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In This Place

Cooking with a Little-Known Wild Edible

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Elspeth Hay
Milkweed growing wild outside of Ceraldi in Wellfleet. If you look closely, you can see that the plants have had their tips snapped off for use in the restaurant. The one on the right is growing new shoots that will eventually flower.

I first tasted milkweed a few years ago. I was at Ceraldi in Wellfleet—a restaurant known for its focus on hyper-local ingredients— and I tried the plants’ shoots. They were bright and snappy and so gloriously green-tasting that I wanted to learn more. Co-owner and chef Michael Ceraldi explains what Asclepias syriaca, or Common Milkweed is.

“It’s edible in the shoot stage and then when it buds too, and even the pods are edible, they can be used like okra.”

I asked him to describe—for someone who’s not really familiar with it—the look of the plant.

“Milkweed is—the leaves are oval, they’re about 4-5 inches long depending on the age obviously. And they look kind of like matte or flat, kind of like a big sage leaf is a good way to think about it and they’re thicker. And one of the best times and what we’ve done here at the restaurant is to eat them in the shoot stage when they’re brand new.”

The time for this is coming up in the next few weeks. You harvest the milkweed tips or shoots by snapping off the tops of the plants where they break naturally—just like you would with asparagus.

“One thing that people bring up about eating milkweed is that that is what monarchs eat. Monarchs lay their eggs on milkweed leaves and then when the eggs hatch the caterpillars eat the milkweed and that’s one of their favorite foods. So whenever we harvest I’m sure to only pick the tips because the plant will branch if you pick the shoot,” said Michael.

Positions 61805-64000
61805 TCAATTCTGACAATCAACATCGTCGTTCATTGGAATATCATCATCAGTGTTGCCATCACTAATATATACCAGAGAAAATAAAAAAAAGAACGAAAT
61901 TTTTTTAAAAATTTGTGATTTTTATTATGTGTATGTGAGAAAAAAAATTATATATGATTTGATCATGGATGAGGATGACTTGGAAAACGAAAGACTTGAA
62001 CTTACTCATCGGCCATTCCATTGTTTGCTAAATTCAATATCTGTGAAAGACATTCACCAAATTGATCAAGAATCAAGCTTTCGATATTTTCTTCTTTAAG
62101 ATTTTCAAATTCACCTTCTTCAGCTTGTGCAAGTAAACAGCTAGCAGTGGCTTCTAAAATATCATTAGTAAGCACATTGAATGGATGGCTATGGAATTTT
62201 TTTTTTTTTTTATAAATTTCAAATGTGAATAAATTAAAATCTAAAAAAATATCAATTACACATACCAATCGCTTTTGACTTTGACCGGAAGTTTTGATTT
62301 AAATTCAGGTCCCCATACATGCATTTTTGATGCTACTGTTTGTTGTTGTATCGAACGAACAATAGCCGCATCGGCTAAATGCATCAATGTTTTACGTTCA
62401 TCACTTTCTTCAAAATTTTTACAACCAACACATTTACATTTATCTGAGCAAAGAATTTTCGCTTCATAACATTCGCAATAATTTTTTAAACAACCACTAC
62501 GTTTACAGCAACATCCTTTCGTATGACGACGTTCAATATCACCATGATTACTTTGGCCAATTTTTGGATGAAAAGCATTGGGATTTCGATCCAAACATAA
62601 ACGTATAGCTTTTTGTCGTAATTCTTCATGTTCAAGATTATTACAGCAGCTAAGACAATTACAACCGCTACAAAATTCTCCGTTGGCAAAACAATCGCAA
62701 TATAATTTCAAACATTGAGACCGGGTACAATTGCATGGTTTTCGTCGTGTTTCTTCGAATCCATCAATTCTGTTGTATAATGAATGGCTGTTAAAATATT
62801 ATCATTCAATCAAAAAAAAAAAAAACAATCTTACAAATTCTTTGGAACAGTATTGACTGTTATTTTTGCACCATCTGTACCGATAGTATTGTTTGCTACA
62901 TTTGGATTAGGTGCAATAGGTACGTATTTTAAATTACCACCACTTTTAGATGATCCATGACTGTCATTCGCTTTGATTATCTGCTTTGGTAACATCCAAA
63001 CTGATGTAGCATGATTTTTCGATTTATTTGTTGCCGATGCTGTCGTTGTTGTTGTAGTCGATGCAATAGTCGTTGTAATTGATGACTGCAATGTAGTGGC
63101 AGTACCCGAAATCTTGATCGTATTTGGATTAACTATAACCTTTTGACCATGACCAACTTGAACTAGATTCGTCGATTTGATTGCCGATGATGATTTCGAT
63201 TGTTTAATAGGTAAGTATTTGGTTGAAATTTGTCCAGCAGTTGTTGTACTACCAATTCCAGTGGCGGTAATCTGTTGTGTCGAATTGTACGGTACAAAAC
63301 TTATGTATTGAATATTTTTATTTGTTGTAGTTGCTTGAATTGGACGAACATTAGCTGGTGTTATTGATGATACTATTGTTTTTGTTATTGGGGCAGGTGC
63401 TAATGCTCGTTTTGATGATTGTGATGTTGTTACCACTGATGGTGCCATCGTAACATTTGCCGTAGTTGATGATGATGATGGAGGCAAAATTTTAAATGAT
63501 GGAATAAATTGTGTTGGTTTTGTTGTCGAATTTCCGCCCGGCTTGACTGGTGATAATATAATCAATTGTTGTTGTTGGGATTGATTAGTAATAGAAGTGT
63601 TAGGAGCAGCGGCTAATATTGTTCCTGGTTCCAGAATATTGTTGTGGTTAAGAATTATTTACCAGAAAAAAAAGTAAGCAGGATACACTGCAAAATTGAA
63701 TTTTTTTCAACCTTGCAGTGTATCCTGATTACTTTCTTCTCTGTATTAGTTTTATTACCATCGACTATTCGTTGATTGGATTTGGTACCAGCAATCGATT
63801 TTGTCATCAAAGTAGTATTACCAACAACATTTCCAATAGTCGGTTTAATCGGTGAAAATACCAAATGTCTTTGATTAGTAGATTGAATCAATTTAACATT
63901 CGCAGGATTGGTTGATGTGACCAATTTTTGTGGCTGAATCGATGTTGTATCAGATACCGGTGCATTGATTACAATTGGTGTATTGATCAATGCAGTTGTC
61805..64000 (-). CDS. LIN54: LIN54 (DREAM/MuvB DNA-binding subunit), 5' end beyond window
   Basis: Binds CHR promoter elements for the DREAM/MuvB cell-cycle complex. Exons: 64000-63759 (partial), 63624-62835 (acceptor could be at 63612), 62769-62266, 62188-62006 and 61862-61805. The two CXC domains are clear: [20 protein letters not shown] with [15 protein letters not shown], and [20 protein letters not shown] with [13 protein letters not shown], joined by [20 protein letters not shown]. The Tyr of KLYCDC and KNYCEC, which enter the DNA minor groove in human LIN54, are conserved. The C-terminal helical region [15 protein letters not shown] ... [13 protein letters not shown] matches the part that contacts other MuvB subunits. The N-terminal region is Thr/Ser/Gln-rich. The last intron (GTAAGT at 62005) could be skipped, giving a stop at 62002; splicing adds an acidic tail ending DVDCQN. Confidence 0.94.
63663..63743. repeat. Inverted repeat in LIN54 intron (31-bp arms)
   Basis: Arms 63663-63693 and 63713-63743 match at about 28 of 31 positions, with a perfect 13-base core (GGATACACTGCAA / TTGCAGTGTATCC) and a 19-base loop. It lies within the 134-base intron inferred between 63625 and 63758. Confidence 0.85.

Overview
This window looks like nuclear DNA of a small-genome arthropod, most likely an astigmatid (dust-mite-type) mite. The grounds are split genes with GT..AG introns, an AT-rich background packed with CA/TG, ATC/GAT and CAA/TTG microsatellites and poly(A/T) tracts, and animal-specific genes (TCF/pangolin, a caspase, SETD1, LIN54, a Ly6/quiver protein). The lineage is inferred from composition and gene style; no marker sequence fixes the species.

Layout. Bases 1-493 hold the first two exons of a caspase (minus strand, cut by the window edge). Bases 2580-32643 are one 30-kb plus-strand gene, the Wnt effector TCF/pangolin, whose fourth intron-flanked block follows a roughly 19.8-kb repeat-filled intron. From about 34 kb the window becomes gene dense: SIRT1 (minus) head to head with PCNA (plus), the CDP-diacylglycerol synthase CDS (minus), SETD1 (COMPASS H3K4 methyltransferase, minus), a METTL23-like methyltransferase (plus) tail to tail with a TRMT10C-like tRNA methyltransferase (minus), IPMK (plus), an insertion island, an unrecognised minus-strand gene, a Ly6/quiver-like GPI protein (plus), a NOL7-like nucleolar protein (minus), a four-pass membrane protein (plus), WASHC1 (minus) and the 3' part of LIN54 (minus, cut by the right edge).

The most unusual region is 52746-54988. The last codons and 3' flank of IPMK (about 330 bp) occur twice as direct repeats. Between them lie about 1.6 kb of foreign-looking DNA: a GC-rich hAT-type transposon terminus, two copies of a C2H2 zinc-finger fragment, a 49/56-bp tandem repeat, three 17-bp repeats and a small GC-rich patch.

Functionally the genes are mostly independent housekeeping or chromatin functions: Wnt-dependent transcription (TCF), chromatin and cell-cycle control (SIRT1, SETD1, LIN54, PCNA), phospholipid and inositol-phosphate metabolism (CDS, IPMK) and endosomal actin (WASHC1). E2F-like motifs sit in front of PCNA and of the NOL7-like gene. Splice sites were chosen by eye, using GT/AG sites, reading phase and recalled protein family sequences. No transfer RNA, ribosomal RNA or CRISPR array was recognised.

It’s kind like if you pinch the flowers off basil or arugula that’s about to bolt. The plant just tries again.

He’s done some interesting things with milkweed at the restaurant. “Typically our go to is on the menu we always like to have something fried because people love fried food, they’re on Cape Cod for vacation most likely, so. We’ve tempura fried them often,” he said.

That’s the dish I had—tempura fried milkweed shoots served on a pillow of homemade ricotta. It was so good.

They’ve also fermented and made kimchi out of milkweed tips too.

“It’s completely edible in that stage. Also you can eat the flowers, you can fry the buds they’re like little pom poms and some people recommend boiling it in multiple changes of water I’ve never done that I’ve always just cooked it or sautéed it but you could also pickle, so if you catch the young pods you can totally pickle them like okra, and the young seeds have a taste that’s kind of like that kind of like how okra has that like kind of lip smacking sort of vegetable kingdom short rib sort of thing going on that’s like what milkweed pods are like as well, and you can also stuff them as well depending on the age.”

Once the pods get older and tougher, you can’t really eat them. But when you cook young milkweed properly, the flavor is pretty amazing:

“The flavor’s similar to green beans, some people say asparagus, but I think it’s more like when it’s deep fried it tastes more like deep fried green beans.”

If that description has you motivated to get out and find some milkweed, I’m with you. I found a recipe for deep-fried milkweed buds in whole wheat beer batter. You can find it here.

This piece first aired in May, 2020.